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Arlington police take part in 'National Night Out'

Christine Badger, Arlington community emergency management coordinator, holds a “Vial of L.I.F.E.,” a container with medical information forms to fill out, to be used in the event of emergencies. -
Christine Badger, Arlington community emergency management coordinator, holds a “Vial of L.I.F.E.,” a container with medical information forms to fill out, to be used in the event of emergencies.
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ARLINGTON In conjunction with the National Association of Town Watch, the city of Arlington Police Department took part in the National Night Out, Aug. 5, at the Arlington Police Station.

Arlington Police Officer Mike Gilbert was showing off police dog Annie to fascinated children and adults alike.

During Gilbert's five-year career on the force, he spent three years on a proactive team that specifically targeted offenders, many of whom deal in drugs.

"When the opportunity came up to become a K-9 officer, I took it," Gilbert said. "It's another tool in my box to fight crime. Annie's a smart dog and her nose has a greater sense of smell than I could hope to have."

By bringing Annie to local schools and events like the Night Out Against Crime, Gilbert believes he can help send the message that the city is actively combating illegal drugs.

"Even the dealers and other folks we take to jail are starting to get the word," Gilbert said. "We now have two police dogs, which means that at least one is on patrol every day."

At the same time, Gilbert enjoys the positive attention that Annie receives from children.

"The kids see she's friendly," Gilbert said. "Between us and their parents, it can give them the extra push they might need to avoid making wrong decisions."

Arlington Police Officer Lisa Wojciechowicz works even more closely with the city's youth during the school year, as a school resource officer at Arlington High School.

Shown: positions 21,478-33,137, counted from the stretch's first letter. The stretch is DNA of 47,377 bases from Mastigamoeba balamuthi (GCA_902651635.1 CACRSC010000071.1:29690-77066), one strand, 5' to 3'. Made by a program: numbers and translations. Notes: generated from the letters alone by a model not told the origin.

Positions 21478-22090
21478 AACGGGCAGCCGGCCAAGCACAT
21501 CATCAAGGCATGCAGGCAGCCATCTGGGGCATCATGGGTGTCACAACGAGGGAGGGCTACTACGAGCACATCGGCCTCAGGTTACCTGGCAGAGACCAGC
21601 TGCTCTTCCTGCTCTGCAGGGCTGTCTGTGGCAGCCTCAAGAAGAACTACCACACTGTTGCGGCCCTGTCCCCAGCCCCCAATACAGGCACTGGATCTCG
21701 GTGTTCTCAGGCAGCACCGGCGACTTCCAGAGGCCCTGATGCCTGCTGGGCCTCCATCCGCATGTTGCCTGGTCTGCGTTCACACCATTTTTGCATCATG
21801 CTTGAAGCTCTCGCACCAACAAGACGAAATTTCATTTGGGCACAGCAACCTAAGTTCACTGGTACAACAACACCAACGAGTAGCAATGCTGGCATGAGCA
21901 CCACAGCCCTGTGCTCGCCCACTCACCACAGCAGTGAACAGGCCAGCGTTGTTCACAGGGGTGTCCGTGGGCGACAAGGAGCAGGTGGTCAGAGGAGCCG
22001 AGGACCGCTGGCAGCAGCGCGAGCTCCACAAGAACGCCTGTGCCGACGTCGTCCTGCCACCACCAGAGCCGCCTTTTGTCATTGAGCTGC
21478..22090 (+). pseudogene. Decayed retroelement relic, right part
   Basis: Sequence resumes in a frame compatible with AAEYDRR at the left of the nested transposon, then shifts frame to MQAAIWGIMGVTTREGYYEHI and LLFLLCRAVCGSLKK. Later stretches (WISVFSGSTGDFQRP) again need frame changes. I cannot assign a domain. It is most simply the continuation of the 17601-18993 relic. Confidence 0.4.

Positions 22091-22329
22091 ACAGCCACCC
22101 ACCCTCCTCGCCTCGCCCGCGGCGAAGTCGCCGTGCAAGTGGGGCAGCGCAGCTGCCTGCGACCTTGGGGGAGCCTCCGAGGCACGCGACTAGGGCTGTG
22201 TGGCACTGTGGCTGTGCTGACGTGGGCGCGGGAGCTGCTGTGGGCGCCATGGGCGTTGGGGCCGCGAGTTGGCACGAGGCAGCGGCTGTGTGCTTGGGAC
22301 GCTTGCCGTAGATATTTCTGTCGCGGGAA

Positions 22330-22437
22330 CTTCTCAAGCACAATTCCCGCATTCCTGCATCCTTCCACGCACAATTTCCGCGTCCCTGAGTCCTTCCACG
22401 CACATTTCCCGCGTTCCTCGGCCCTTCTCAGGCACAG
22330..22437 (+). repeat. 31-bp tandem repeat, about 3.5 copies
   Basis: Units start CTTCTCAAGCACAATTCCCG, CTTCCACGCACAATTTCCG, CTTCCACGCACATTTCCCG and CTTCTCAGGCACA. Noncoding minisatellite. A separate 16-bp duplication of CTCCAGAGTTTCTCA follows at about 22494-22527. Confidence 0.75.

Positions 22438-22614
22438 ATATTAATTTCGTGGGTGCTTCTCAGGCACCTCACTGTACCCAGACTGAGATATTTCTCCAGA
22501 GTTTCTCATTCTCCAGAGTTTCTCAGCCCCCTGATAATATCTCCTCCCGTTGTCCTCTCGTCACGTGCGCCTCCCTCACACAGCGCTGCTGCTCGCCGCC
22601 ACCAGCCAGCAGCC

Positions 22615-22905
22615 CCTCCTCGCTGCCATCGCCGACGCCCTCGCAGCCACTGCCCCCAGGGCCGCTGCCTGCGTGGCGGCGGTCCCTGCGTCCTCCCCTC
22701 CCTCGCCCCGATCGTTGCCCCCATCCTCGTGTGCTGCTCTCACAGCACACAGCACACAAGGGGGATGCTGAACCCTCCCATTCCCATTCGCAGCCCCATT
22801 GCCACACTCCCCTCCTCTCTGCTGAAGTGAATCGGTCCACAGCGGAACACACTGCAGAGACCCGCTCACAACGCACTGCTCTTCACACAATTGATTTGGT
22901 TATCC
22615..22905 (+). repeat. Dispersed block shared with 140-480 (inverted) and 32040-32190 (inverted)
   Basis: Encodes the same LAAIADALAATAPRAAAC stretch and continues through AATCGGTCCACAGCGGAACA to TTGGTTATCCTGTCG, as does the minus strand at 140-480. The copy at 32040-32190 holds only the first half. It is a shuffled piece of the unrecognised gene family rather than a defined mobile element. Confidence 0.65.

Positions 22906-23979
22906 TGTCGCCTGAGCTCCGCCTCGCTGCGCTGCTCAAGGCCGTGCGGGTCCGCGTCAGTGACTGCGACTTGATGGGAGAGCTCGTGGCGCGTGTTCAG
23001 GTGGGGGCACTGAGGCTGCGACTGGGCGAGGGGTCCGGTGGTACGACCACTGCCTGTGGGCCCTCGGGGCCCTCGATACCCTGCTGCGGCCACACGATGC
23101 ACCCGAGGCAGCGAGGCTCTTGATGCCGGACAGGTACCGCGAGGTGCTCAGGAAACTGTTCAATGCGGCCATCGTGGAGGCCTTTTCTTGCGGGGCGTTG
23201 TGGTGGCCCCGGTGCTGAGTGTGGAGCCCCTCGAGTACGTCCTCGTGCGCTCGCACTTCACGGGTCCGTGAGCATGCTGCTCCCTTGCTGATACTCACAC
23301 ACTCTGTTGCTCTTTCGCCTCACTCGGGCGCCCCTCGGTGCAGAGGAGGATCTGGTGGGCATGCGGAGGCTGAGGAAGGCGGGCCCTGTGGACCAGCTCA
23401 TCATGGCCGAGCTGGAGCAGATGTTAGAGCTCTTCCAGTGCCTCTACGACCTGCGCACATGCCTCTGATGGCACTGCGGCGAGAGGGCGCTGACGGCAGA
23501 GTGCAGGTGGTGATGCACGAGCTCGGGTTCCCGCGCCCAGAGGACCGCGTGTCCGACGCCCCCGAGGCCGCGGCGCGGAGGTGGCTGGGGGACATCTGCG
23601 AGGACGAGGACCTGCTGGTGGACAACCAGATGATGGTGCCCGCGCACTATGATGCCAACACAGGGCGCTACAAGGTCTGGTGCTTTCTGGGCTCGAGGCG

Wojciechowicz handles law enforcement situations ranging from fights and assaults to thefts, illegal drugs and other criminal activities at the high school, where she also serves as on-site security.

"I'm also a part-time lay counselor," Wojciechowicz said. "I educate students on drug awareness, personal and Internet security, and how the law enforcement system works."

Wojciechowicz also coordinates with the fire department on the city's emergency management plan and consults with the school district on truancy and students in need of supervision.

"What I hope people get out of events like this is to take ownership of their own safety and property," Wojciechowicz said. "Our other goal is to make the community's relationship with the police a proactive one, rather than reactive."

Diana Rose, from the Snohomish County Department of Emergency Management, was on hand to distribute informational fliers on topics ranging from disaster preparedness to graffiti prevention.

"We've told other towns and cities about the 'Map Your Neighborhood' program that you've been doing," Rose told Christine Badger, Arlington community emergency management coordinator. "The mayors of Goldbar and Granite Falls really want to do it."

Badger handed out "Vials of L.I.F.E.," a container with medical information forms to fill out, to be used in the event of emergencies.

She also invited community members to attend the "Map Your Neighborhood" facilitator class, Sept. 11, at 6:30 p.m. in the Arlington City Council Chambers.

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